The lead character (Glen Hansard) is a street musician in Dublin who plays his own songs at night and the ones people like to hear during the day. To earn money, he works in his father's vacuum cleaner repair shop. The old man believes that one day his son will get a recording contract.

The romantic young man has used the breakup with his girlfriend as material for his latest songs. When a pretty Czech immigrant (Marketa Irglova) hears him on the street, she is impressed and strikes up a conversation. Learning that he repairs vacuum cleaners, she brings her broken one along the next time they meet. She takes him to a music store, and she plays one of his songs on the piano, singing along as well. He is totally floored by her love of his songs and her talent. She invites him to her place where she lives with her young daughter and mother. Her husband is in Czechoslovakia and may be coming soon to Dublin.

Irish writer and director John Carney calls his film an "art house musical," and it really succeeds in drawing us into the orb of these two unassuming individuals who share a magical moment of making beautiful music together in a recording studio with several other musicians. The folk-rock music really works wonders, and the performances by the two leads are filled with charm and vulnerability as they struggle with moving from friendship to a love relationship. He is the romantic one and his yearning for her is palpable. The energy and ease of Once brings to mind Alan Parker's wonderful 1991 film The Commitments, which was also set in Dublin and focuses on people whose lives were enriched by their passion for music.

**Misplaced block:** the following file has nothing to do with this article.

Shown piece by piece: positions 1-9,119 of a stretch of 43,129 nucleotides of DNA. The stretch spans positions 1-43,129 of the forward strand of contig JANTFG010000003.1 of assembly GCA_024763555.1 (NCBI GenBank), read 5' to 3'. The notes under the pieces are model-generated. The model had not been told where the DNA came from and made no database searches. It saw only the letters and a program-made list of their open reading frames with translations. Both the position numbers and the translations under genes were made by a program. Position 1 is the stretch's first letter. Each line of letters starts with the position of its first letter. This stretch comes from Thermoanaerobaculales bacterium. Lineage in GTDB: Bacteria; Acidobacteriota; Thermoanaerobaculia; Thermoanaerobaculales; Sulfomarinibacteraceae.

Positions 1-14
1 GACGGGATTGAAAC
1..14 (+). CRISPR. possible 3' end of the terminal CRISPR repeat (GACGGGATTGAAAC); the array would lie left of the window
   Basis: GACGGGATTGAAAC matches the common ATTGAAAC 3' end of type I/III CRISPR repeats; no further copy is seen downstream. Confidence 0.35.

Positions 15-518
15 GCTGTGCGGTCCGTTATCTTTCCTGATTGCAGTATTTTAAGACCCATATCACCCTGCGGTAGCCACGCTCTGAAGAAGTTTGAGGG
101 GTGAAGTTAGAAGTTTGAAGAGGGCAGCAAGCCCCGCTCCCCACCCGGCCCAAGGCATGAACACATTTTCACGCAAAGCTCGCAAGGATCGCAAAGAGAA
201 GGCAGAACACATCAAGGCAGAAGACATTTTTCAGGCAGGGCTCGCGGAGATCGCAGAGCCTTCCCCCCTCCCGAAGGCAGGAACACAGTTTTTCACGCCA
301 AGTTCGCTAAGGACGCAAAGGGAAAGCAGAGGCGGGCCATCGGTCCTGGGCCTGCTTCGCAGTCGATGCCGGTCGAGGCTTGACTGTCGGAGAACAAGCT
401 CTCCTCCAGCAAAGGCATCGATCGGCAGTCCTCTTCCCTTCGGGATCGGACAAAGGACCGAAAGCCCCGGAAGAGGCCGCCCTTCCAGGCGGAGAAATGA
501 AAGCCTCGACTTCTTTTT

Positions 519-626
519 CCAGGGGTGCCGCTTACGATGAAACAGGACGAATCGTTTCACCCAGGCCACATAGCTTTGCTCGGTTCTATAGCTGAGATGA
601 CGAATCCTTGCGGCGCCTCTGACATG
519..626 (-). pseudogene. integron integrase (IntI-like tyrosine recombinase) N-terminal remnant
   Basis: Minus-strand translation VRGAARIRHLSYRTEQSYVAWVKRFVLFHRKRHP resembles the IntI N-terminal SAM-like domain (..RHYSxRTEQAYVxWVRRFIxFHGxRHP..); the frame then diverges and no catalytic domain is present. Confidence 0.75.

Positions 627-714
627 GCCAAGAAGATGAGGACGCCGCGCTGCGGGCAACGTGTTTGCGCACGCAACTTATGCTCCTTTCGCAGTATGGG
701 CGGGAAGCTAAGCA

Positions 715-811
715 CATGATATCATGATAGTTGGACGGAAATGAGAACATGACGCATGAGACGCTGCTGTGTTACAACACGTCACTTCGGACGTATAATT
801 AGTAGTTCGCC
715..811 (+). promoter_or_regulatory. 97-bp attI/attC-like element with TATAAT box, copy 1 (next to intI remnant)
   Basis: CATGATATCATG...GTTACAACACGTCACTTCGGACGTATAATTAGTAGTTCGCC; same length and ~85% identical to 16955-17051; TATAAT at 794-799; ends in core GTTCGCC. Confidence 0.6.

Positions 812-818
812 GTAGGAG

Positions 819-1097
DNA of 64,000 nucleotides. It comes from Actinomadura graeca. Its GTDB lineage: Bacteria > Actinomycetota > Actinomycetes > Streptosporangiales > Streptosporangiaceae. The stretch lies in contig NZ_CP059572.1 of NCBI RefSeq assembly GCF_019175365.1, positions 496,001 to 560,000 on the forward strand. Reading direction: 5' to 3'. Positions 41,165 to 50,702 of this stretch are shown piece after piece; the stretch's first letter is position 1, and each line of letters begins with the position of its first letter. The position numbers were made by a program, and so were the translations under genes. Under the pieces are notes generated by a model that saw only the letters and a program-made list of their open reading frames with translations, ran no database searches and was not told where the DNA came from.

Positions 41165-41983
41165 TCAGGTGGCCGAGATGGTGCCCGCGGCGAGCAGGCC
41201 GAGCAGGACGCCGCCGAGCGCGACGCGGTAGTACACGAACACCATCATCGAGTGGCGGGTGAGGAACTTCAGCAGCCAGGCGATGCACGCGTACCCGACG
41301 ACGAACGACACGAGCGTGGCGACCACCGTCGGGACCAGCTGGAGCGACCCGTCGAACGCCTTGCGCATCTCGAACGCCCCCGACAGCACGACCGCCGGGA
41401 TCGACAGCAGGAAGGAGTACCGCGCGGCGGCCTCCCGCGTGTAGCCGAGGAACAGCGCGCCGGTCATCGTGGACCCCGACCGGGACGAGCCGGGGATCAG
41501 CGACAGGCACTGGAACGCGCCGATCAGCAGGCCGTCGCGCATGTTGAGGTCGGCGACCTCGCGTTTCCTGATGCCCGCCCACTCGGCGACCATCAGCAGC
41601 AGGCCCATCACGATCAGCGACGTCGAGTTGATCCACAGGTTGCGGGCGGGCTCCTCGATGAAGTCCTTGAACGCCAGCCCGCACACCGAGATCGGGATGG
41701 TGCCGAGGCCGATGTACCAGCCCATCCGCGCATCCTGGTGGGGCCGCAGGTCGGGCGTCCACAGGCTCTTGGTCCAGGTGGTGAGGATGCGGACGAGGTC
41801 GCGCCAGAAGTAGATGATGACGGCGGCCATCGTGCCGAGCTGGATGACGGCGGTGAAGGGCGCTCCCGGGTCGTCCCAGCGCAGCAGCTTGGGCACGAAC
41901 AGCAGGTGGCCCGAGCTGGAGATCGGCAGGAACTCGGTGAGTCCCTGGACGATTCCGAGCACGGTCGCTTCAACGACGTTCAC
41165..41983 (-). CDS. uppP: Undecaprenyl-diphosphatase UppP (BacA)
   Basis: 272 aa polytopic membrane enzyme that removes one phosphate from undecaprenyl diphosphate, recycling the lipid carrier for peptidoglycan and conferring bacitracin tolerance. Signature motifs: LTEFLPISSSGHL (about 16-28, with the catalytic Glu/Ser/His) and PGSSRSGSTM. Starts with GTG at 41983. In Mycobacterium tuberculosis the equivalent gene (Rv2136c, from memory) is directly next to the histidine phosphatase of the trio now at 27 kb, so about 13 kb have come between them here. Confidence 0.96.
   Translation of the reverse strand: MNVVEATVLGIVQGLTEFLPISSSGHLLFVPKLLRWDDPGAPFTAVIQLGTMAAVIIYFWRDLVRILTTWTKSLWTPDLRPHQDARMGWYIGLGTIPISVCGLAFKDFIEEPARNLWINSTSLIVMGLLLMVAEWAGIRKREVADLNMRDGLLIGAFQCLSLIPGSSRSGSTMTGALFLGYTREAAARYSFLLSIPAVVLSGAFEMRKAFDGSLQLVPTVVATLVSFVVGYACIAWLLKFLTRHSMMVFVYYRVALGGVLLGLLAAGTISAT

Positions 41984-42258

Special DVD features include an audio commentary by director John Carney and stars Glen Hansard and Marketa Irglova; and featurettes: 1. "Making a Modern Day Musical" 2. "More Guy, More Girl."